Mage guide: Frost Mage control in current meta

Hearthstone Radoslav “Nydra” Kolev

warlock guide kolento
Written by: Chacruna and Nydra

 

Table of contents

 

Intro to Frost Mage
Modern meta Frost

Match-ups

Guides archive on GosuWiki

 


Introduction

 

The first part of our Mage guide looked at the fiery incarnation of Jaina in her explosive aggro clothes. Today, we look at the other side of the medal and make a trip back in time to dig out and resurrect and old build that once ruled the meta - the frost Mage control.

To help us write this guide, we turned to Wildcard's pro player Mikkel "Chacruna" Nibbelong. Chacruna has been favoring frost Mage a lot in both tournaments and on ladder and agreed to provide his insight on how this deck actually fares in current meta.

Make sure to subscribe to Chacruna's YouTube channel as Mikkel's dech tech videos do have a few things to teach you.

 

A brief history lesson

 

1. Origins of the Frost Mage

The first instances of the Frost Mage control appeared back in the winter of 2013. Aggro builds were the standard for Mage at the time until Reckful first displayed on stream during the Innkeeper's Invitational a then unorthodox deck featuring Ice Block and various stall mechanics like Frost Nova, Cone of Cold and Blizzard, whose sole purpose was to survive until the finishers (Pyroblast most often) were drawn.

The community promptly picked up on the idea and in the following months different Frost Mages were invented. Some featured extensive draw mechanics to accelerate their deck while others sacrficied some of this power and exploited the power of Mountain and Molten Giants to drop huge threats on the board.

Both decks became increasingly popular on the ladder and perfected with every iteration. Their extremely passive playstyle, freezing spells galore and the inevitability of the Pyroblast death eventually created an uproar withing the community. Not being fans of stale gameplay, Blizzard crippled the Mages in two patches, raising the mana costs of Frost Nova, Cone of Cold, Blizzard and Pyroblast, essentially forcing the control players to seek other alternatives. A GosuGamers newspost from December 2013 with the title "Eight Mages rule this week's Managrinds" perfectly paints the level of domination the class enjoyed back then (one of the winning builds shown on the right, designed by none other than Gnimsh).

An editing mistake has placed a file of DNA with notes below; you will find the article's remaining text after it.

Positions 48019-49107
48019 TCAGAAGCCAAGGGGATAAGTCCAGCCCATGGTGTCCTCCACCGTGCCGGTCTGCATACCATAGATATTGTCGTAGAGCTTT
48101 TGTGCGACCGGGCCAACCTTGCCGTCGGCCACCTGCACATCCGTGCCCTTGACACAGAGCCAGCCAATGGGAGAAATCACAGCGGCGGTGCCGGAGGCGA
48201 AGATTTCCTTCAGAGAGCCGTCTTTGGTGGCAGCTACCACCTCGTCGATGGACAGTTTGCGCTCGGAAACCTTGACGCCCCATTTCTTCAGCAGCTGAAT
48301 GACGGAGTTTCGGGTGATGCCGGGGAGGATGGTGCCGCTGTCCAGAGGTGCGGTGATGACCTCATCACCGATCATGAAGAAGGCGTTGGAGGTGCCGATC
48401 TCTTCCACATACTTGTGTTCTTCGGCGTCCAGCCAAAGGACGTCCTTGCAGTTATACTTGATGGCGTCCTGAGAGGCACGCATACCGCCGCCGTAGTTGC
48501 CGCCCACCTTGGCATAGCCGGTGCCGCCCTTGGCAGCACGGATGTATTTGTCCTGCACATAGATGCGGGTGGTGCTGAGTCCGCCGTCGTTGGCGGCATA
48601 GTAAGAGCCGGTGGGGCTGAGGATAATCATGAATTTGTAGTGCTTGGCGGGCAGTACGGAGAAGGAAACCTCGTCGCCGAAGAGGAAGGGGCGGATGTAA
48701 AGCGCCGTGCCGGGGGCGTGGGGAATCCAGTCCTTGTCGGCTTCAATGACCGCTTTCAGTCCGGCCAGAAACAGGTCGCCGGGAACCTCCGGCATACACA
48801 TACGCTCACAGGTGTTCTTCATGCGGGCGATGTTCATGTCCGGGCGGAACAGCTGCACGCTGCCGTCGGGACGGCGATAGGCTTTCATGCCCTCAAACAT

2. New age frost (obviously NOT the deck on the right)

Although the Frost Mage went extinct for almost half a year, the build has been seeing some rising popularity in the current meta, sparked by the meta itself. Overlooked until now because of his weakened spell arsenal, the Frost Mage turns out to actually be good against many of the decks plaguing the ladder - Handlock, Zoo and Miracle Rogue (match-ups covered below).

Many of the things that made the old Frost Mage deck returns in this new age build and playing it follows more or less the same paradigms. The deck wants to start with some early draw mechanics (Loot Hoarders, Arcane Intellects), stall through the mid-game via freeze spells and unleash its finishers past T8.

The only thing that's changed is how opponents die. The older versions used back-to-back Pyroblasts and/or Giants to finish the deal but this is no longer optimal. Instead, they take note from their contemporary aggro brothers and use Alexstrasza into a spell barrage through Sorcerer's Apprentice, Bloodmage Thalnos or Antonidas. Everything else follows the same old dancing steps: Draw, stall, sweep, destroy.

 

Chacruna's modern meta build and mulligan cheat sheet

 

Although calling this Frost Mage strictly a Chacruna invention might be slightly inaccurate, as it was mentioned on the recent Turn 2 podcast that StrifeCro is also testing one such deck and we saw the DKMR guys coming out with a similar build a few days back, the Dane was one of the first to bring one such deck to actual tournaments and do a video breakdown of it. His Frost Mage deck tech video is dated on May 21st and he already has two GosuCup top 3 finishes under his belt, favoring the build shown below.

If you look past the glitter of Chacruna's all-gold Frost Mage, you will notice that very Draw -> Stall -> Sweep -> Destroy sequence we mentioned in the first paragraph, which give an easy to understand outline of how the deck is played.

Similar to the aggro Mages, the Frost Mage has one ultimate goal: Find all its spell burst pieces. However, while aggro Mages employ early game aggression in order to bring down the opponent to low life and kill him from there, the frost Mages take the very opposite root. They stall and stall some more, Alexstrasza down their opponent (if needed), and then do their burst thing.

At this point (meaning neither of the decks is extensively tested and compared in ladder and tournament environments just yet), it's hard to say which build is better. They do share a lot of similar cards - in fact, 15/30 cards from the aggro Mage repeat in the Frost Mage - and have comparable results against the popular builds, so choosing one over the other is mostly a playstyle preference (obviously, although they share the same finisher, the two decks play out completely different).